Queenstown is the hotel sales hot spot

5:00 AM Wednesday April 5, 2017 Colin Taylor

Queenstown accounted for 30 per cent of hotel sales in 2015/06. Photo / Supplied

The country has experienced its busiest period of hotel sales in a decade, with Queenstown reporting both the largest sales volume and the biggest individual sale.

A hotel sales survey by Colliers International found than $500 million of hotel inventory changed hands in 2015/16 - the strongest period on record since 2005/06.

Queenstown accounted for just over 30 per cent of the total sales volume, with nine sales over the 24-month period totalling $173m; and also notched up the largest single hotel transaction of the last decade - the 273-room Novotel Lakeside Queenstown purchased for $91m.

Wellington was second in total sales volume with five transactions worth $133m accounting for 26 per cent of the total. Auckland came in third with $94m of sales followed by Christchurch with $78m.

Almost two thirds - 65 per cent - of hotel transactions were completed via public marketing campaigns, with Colliers brokering over 90 per cent of those deals.

New Zealand-based investors bought about $200m of hotel assets in 2015/16, accounting for just under 40 per cent of transactions by value. The biggest source of foreign capital was Hong Kong, accounting for 30 per cent of the total sales by value, followed by Singapore, with 18 per cent of total sales.

Dean Humphries, national director hotels for Colliers, says the strong figures reflect high levels of confidence in the nation’s hotel sector.

“A record 3.5 million visitors came to New Zealand last year and the government is forecasting 4.5 million annual visitors by 2022. That growth has driven record trading numbers in gateway cities like Auckland and tourist hot spots like Queenstown. As a result, investors are benefiting from strengthening investment yields.”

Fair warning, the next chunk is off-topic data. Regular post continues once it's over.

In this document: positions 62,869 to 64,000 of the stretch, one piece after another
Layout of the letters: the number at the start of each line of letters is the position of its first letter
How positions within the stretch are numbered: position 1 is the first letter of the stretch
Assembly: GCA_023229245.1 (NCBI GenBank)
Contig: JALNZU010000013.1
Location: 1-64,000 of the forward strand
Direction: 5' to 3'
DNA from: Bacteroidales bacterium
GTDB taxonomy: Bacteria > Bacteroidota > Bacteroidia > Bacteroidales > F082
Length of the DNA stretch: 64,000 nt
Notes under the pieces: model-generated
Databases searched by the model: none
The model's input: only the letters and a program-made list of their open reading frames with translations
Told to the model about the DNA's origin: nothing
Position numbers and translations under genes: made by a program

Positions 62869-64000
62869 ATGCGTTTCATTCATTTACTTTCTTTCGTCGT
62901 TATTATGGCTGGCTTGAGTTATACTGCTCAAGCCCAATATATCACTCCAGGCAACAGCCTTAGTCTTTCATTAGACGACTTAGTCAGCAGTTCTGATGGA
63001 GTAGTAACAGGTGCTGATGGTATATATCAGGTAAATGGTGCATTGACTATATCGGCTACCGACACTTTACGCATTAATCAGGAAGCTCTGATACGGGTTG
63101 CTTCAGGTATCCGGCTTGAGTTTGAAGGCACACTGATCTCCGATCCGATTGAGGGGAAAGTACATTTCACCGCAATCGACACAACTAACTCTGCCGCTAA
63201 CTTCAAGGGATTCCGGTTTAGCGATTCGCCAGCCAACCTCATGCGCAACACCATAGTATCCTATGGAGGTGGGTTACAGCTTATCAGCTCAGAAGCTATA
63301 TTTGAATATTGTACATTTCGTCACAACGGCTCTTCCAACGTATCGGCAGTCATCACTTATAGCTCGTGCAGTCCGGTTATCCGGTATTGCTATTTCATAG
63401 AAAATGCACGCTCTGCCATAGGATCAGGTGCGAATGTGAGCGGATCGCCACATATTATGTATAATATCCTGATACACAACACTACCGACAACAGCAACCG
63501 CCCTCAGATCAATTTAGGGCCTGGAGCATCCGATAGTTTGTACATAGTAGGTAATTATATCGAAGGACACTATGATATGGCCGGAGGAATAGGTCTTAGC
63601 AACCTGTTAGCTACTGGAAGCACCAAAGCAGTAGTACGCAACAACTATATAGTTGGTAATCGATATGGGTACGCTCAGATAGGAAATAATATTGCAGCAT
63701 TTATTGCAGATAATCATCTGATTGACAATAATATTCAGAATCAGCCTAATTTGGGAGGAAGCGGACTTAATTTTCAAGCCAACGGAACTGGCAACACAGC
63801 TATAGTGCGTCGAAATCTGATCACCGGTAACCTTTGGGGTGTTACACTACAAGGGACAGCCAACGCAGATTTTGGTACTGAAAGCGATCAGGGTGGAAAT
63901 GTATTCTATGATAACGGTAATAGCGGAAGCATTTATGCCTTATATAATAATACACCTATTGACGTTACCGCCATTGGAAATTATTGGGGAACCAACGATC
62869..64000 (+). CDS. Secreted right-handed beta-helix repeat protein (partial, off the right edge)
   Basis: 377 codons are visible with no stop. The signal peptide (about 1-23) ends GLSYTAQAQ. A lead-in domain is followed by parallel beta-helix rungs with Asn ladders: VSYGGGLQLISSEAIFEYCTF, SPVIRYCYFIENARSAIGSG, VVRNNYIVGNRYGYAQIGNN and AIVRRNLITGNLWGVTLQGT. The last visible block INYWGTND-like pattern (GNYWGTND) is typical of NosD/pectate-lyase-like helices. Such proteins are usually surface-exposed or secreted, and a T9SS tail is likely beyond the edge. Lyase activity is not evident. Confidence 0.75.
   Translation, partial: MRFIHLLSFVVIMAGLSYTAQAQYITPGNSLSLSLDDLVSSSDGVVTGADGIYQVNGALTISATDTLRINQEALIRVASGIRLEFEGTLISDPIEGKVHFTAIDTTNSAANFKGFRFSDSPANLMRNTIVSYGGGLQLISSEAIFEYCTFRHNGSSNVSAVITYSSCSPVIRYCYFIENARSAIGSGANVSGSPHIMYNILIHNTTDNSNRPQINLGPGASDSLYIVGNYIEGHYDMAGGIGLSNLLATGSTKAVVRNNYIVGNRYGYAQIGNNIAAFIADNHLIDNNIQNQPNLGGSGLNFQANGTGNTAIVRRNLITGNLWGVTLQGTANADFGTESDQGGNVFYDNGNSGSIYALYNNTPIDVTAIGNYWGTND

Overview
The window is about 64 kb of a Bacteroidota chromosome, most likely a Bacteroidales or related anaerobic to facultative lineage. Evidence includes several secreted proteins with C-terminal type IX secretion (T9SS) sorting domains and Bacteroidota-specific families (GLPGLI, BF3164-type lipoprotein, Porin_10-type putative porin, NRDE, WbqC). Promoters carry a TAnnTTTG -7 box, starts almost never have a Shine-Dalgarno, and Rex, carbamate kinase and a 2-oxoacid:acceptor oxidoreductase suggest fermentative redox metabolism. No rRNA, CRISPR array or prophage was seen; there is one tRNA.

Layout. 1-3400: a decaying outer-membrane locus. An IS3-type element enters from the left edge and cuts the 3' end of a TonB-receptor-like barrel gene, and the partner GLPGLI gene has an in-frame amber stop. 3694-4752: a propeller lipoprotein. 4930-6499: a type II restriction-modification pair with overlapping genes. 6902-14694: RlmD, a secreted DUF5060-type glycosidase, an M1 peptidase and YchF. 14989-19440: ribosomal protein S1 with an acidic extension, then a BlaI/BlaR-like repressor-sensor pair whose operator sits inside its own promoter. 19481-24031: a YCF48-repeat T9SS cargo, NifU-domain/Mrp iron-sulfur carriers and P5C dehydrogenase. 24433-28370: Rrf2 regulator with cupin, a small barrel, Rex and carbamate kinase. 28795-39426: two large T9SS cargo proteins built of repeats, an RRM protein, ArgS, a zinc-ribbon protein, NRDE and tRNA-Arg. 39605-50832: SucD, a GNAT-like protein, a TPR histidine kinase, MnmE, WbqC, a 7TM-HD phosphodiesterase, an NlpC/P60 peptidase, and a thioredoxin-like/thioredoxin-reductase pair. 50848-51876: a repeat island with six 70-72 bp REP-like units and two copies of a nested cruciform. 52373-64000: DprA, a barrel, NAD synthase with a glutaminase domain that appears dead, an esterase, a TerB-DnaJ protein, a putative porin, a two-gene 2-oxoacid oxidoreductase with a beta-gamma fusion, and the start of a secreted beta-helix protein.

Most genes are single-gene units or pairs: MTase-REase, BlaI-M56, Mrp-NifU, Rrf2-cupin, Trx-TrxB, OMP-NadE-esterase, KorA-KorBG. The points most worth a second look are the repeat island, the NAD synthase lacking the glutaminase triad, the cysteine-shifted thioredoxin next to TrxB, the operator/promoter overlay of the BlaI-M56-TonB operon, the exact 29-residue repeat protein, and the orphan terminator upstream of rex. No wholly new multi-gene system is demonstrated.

Humphries says yields have compressed in the order of 100 to 200 basis points across the five main tourism markets, with the strongest yields being achieved in Auckland and Queenstown.

Humphries says investors shouldn’t expect the market’s buoyancy to continue this year.

“We anticipate sales activity will be significantly reduced as investors choose to hold onto assets to take advantage of the strong trading conditions,” he says.

“There will still be investment opportunities, however, particularly as we expect hotel development activity to increase.”

Humphries says new development opportunities will be driven by the tourism boom and a projected shortfall of 4500 hotel rooms across the country’s five largest tourism markets by 2025.

“We expect the majority of development activity will occur in Auckland, Christchurch, Queenstown and Wellington,” he says.  “We’re already seeing new opportunities arise, such as the One Market Square development at Auckland’s Viaduct Harbour.”

Viaduct Harbour Holdings Limited has appointed Colliers International to undertake a global search for a world class development partner to build a 165-room luxury hotel on the site, which was previously occupied by the Simunovich Fisheries building.

Other major, publically announced Auckland hotel projects include:

  • Four Points By Sheraton, a 255-room hotel in a refurbished 21-level office tower on Queen St;
  • Sebel Hotel, a new 152-room, six-level hotel on Lakewood Court, Manukau;
  • SO Sofitel, a 130-room hotel on the former Reserve Bank site on Customs St East;
  • Park Hyatt, a new 190-room hotel on the former Team New Zealand site in Wynyard Quarter;
  • Ritz-Carlton, a new 300-room hotel to be located on Albert Street;
  • Pullman Hotel, a new 250-room hotel beside the Novotel at Auckland International Airport.


Dean Humphries, Colliers International